William Schuman's 60-year career as a composer and an educator left an indelible mark on several generations of American musicians.
Schuman began exploring jazz and popular music while attending public school, eventually forming an ensemble of his own (in which he played violin and banjo). Abandoning a career in commerce, Schuman enrolled in the Juilliard Summer School, and, in 1933, entered Columbia University's Teacher's College, eventually taking his bachelor's and master's degrees. After summer study at the Salzburg Mozarteum in 1935 and the completion of his First Symphony in 1936 (a work subsequently withdrawn by the composer) he received private instruction from well-known American composer Roy Harris.
Schuman found an ally in conductor Serge Koussevitsky, who, at Harris' prompting, premiered the Symphony No. 2 in 1938 (also subsequently withdrawn). Between 1938 and 1945 Schuman served as director of publications for G. Schirmer, Inc. as well as on the faculty of Sarah Lawrence College, leaving this post to take over as president of the Juilliard School (where he remained until 1961, initiating a wide range of new projects and policies, including the complete reorganization of the theory/composition program and the creation of the Juilliard String Quartet). Other administrative positions throughout his long career include serving as president of the Lincoln Center for the Performing Arts (1962-1969), director of the Koussevitsky Music Foundation, director of the Chamber Music Society at Lincoln Center, and director of the Walter W. Naumberg Foundation. Late in life he was awarded the National Medal of the Arts (1987), and was among those premiere American artists honored at the Kennedy Center in 1989.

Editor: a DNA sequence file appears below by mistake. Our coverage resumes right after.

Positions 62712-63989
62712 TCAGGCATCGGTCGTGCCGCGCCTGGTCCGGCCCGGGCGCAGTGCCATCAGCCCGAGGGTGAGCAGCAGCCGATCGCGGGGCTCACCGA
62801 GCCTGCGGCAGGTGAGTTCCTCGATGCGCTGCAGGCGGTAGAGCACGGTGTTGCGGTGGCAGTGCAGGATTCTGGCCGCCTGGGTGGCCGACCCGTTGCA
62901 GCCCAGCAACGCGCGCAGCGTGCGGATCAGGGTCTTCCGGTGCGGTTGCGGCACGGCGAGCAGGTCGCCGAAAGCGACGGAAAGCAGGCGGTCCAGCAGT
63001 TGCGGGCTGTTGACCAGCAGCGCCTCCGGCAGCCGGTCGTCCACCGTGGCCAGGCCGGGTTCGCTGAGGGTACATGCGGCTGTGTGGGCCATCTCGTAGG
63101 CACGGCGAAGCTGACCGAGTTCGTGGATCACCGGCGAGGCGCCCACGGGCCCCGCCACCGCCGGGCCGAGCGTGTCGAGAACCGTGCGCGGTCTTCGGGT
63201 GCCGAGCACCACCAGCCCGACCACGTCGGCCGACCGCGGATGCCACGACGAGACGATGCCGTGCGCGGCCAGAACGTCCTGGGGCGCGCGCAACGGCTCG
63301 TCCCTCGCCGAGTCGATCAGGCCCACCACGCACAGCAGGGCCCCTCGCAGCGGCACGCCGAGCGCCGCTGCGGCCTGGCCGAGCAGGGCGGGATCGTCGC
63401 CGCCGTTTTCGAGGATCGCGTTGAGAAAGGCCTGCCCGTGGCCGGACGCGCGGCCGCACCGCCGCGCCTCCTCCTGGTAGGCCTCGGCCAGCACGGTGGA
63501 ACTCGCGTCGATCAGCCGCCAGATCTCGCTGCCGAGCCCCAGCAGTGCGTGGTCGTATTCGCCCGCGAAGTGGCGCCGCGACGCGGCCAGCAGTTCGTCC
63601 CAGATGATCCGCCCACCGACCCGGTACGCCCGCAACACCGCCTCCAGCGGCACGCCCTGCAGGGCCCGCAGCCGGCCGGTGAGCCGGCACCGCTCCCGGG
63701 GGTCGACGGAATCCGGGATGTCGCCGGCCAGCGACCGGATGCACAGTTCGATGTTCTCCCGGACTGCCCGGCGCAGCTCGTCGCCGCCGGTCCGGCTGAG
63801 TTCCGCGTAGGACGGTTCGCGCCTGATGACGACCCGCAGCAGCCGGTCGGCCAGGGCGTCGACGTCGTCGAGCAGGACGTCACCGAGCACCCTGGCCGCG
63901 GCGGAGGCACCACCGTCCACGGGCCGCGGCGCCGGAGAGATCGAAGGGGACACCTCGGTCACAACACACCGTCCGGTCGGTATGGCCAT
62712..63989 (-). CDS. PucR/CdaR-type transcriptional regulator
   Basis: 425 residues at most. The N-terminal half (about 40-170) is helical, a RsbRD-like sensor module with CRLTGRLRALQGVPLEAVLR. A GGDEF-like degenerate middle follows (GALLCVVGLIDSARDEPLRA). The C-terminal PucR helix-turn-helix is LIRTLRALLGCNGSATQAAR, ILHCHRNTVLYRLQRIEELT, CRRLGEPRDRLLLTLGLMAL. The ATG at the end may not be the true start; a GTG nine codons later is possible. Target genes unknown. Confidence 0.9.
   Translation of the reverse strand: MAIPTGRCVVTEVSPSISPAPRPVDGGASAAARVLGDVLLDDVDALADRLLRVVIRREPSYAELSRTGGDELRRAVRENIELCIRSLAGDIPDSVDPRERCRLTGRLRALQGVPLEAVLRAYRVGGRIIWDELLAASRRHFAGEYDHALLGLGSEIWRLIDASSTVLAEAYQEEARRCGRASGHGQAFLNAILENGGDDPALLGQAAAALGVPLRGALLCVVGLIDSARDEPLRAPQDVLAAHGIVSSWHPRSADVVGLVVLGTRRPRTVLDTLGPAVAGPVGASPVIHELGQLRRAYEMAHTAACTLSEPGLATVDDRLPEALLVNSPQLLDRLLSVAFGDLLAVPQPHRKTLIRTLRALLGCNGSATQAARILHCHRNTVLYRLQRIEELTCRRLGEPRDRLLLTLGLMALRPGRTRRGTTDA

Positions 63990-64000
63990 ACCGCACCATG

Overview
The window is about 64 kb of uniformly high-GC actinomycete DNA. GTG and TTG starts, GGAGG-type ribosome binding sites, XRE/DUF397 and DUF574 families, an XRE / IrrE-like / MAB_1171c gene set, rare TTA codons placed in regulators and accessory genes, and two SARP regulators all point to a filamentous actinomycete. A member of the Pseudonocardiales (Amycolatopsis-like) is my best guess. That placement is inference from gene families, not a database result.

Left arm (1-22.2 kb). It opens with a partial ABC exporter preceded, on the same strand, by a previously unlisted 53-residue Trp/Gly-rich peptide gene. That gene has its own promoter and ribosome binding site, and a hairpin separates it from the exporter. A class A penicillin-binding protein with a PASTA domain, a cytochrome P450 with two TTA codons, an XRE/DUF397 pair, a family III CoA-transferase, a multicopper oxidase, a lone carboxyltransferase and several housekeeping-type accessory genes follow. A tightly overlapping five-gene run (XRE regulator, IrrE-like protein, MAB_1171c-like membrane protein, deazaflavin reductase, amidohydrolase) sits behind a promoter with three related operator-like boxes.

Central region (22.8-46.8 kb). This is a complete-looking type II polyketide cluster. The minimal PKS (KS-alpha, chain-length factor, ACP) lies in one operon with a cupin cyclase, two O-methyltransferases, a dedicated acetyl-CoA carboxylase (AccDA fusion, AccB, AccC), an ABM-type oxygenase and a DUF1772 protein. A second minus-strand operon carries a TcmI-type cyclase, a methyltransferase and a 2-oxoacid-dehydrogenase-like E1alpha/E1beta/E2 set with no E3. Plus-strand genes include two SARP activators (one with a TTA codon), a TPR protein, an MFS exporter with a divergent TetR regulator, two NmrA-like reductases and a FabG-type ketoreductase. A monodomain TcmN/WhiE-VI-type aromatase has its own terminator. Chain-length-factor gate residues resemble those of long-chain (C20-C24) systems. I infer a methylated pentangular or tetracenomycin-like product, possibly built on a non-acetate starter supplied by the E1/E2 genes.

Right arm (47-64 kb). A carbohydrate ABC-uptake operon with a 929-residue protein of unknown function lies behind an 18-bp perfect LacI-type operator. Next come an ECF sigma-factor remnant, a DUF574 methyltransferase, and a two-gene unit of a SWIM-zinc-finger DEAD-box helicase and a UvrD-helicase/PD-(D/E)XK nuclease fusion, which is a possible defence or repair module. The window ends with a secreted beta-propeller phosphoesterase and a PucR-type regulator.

Already an established composer in the early 1940s, Schuman was thrust into the national and international limelight when the very first Pulitzer Prize in music was bestowed upon him in 1943 (for his cantata A Free Song). His Third Symphony, along with Harris' and Copland's Third Symphonies, is considered by many to be the pinnacle of American symphonic achievement, with lofty aesthetic aims and rigorous contrapuntal structure. The Violin Concerto of 1959 (first composed in 1947, but heavily revised during the following decade) is an important American contribution to the genre, although, like most of Schuman's work, it has fallen into disuse.